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Yunheng Wang, Youngsun Jung, Timothy A. Supinie, and Ming Xue

Abstract

A hybrid parallel scheme for the ensemble square root filter (EnSRF) suitable for parallel assimilation of multiscale observations, including those from dense observational networks such as those of radar, is developed based on the domain decomposition strategy. The scheme handles internode communication through a message passing interface (MPI) and the communication within shared-memory nodes via Open Multiprocessing (OpenMP) threads. It also supports pure MPI and pure OpenMP modes. The parallel framework can accommodate high-volume remote-sensed radar (or satellite) observations as well as conventional observations that usually have larger covariance localization radii.

The performance of the parallel algorithm has been tested with simulated and real radar data. The parallel program shows good scalability in pure MPI and hybrid MPI–OpenMP modes, while pure OpenMP runs exhibit limited scalability on a symmetric shared-memory system. It is found that in MPI mode, better parallel performance is achieved with domain decomposition configurations in which the leading dimension of the state variable arrays is larger, because this configuration allows for more efficient memory access. Given a fixed amount of computing resources, the hybrid parallel mode is preferred to pure MPI mode on supercomputers with nodes containing shared-memory cores. The overall performance is also affected by factors such as the cache size, memory bandwidth, and the networking topology. Tests with a real data case with a large number of radars confirm that the parallel data assimilation can be done on a multicore supercomputer with a significant speedup compared to the serial data assimilation algorithm.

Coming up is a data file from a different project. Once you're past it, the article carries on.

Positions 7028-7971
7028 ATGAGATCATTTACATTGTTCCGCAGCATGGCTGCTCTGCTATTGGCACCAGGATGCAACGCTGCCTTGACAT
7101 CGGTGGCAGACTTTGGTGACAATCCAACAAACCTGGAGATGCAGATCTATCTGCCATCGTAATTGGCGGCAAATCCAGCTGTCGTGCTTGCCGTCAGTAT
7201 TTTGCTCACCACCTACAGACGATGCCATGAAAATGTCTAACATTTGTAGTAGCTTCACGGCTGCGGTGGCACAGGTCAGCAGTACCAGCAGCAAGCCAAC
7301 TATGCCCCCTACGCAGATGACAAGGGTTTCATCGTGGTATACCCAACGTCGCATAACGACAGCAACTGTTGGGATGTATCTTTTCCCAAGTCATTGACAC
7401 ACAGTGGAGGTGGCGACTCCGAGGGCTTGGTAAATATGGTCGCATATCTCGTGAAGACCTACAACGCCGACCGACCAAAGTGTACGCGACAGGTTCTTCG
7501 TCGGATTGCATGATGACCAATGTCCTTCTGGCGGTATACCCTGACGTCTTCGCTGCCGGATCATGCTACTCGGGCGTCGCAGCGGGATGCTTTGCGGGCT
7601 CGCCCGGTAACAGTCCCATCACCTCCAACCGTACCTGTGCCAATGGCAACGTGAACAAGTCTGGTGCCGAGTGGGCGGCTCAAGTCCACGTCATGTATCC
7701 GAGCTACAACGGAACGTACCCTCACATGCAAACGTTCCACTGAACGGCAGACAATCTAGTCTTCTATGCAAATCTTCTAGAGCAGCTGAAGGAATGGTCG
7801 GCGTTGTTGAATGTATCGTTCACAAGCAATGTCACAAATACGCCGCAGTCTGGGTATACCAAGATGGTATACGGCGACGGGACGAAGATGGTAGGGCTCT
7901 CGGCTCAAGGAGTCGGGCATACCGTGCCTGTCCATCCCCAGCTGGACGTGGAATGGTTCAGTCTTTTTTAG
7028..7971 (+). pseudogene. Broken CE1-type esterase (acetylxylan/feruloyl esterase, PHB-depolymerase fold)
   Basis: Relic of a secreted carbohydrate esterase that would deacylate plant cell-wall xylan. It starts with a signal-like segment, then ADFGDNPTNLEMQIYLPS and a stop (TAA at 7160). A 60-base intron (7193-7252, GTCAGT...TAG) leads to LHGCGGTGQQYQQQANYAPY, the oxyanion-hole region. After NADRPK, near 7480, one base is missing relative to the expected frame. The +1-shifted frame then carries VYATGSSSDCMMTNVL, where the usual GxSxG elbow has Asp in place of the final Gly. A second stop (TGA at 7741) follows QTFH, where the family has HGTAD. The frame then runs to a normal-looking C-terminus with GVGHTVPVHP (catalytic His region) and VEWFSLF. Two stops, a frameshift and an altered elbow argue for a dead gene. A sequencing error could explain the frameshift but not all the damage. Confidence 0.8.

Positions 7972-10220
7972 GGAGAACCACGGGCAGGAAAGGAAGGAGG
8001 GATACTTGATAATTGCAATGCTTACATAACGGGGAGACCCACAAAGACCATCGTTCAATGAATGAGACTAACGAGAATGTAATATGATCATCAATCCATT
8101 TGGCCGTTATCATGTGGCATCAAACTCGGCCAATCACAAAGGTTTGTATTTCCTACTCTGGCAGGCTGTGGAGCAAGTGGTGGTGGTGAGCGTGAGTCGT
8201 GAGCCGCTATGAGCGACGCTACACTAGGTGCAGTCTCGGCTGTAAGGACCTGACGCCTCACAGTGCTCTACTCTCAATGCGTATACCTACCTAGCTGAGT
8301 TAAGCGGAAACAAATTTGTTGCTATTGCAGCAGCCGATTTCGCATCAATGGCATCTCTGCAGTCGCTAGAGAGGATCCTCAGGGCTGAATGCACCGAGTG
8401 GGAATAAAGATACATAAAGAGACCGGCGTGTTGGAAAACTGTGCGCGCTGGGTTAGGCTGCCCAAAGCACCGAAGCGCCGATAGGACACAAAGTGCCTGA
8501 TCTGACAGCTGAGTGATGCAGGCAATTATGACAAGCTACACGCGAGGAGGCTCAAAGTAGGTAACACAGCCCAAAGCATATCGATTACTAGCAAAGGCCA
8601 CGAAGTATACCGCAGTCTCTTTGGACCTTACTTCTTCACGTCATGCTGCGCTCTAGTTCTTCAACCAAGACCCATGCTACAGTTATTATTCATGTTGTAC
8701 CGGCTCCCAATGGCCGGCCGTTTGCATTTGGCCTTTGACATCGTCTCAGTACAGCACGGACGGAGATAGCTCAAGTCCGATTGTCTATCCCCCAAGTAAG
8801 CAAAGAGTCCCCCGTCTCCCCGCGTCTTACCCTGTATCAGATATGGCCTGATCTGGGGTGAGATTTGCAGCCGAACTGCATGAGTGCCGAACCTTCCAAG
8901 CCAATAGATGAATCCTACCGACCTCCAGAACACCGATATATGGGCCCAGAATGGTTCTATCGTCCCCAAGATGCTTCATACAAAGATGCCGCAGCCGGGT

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Alexandre O. Fierro, Yunheng Wang, Jidong Gao, and Edward R. Mansell

Abstract